Chase, J.P. Morgan Union a Marriage of Necessity
The firms should be stronger together, but integration risk is high.
After years of waiting for the bank to put a big merger together, longtime Chase shareholders are probably relieved by Chase Manhattan's (CMB) $36 billion deal for J.P. Morgan (JPM). But integration risk with this deal is high, and prospective investors may be wise to hold off on buying Chase shares for now.
Under the terms of the deal, Chase has agreed to exchange 3.7 shares of its stock for each outstanding share of J.P. Morgan. Based on Chase's closing stock price yesterday, the deal is worth $207 per share. The deal price--about 17 times earnings--is in line with what other acquirers have been paying for large investment banks, including last month's Credit Suisse (CSGKY) combination with Donaldson, Lufkin & Jenrette (DLJ). Chase is paying a slight premium, however, presumably for J.P. Morgan's powerful brand name, which it plans to keep. The combined company will be called J.P. Morgan Chase & Co., with the firm using the J.P. Morgan name for its institutional business, and Chase for its retail efforts.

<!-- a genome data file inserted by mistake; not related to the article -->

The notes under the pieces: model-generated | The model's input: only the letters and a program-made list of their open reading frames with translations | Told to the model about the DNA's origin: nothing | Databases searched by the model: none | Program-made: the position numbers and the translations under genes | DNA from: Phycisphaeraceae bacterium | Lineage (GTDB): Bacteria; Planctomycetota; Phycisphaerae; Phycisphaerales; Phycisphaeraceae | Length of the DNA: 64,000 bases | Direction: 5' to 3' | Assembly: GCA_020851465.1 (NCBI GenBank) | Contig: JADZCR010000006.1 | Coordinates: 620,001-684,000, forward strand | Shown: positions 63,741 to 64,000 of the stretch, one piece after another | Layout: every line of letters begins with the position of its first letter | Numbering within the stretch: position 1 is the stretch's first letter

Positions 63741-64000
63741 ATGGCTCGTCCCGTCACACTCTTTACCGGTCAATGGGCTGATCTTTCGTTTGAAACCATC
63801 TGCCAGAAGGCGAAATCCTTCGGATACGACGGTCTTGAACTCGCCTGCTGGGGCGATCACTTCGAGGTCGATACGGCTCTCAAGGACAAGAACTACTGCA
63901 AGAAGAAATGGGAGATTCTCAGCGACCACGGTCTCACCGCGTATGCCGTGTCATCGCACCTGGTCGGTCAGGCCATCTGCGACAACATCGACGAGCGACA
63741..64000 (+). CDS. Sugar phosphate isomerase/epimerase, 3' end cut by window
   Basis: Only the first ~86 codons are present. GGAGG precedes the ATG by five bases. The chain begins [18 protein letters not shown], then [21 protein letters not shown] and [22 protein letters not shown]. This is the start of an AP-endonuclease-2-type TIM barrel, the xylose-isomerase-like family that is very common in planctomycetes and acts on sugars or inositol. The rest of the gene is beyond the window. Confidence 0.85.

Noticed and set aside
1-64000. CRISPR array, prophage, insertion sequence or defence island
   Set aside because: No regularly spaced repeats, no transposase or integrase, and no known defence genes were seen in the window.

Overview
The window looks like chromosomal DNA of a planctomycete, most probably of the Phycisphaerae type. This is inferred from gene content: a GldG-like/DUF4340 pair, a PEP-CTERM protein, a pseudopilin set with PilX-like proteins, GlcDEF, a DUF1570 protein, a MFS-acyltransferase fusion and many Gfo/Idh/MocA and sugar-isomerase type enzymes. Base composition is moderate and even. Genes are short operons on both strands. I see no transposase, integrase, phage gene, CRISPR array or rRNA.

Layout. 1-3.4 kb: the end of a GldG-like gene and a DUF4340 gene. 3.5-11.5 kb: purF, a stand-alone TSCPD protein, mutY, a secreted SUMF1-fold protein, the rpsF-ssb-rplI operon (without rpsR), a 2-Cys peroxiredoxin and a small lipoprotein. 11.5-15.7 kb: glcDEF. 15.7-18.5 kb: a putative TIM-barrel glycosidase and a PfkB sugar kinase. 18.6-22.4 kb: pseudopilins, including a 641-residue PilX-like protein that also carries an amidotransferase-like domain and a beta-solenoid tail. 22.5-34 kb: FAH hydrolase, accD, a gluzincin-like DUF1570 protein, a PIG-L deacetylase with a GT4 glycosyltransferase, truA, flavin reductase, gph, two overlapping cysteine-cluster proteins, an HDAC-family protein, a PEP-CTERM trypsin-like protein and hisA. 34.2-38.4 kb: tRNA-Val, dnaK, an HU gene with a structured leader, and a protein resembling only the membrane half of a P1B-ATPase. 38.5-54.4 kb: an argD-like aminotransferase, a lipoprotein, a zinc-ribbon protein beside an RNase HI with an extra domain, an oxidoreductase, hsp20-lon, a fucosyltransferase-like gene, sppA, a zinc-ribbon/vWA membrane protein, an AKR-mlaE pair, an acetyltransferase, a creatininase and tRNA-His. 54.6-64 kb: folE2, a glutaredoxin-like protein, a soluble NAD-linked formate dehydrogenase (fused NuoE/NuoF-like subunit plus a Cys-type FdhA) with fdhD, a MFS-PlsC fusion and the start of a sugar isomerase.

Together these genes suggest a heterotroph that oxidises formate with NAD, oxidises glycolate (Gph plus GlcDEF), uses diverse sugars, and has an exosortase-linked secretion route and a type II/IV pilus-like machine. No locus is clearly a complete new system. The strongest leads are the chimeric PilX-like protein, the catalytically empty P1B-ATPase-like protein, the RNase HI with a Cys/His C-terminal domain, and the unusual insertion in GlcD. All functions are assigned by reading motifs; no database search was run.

Laura Pavlenko Lutton does not own (actual or beneficial) shares in any of the securities mentioned above. Find out about Morningstar’s editorial policies.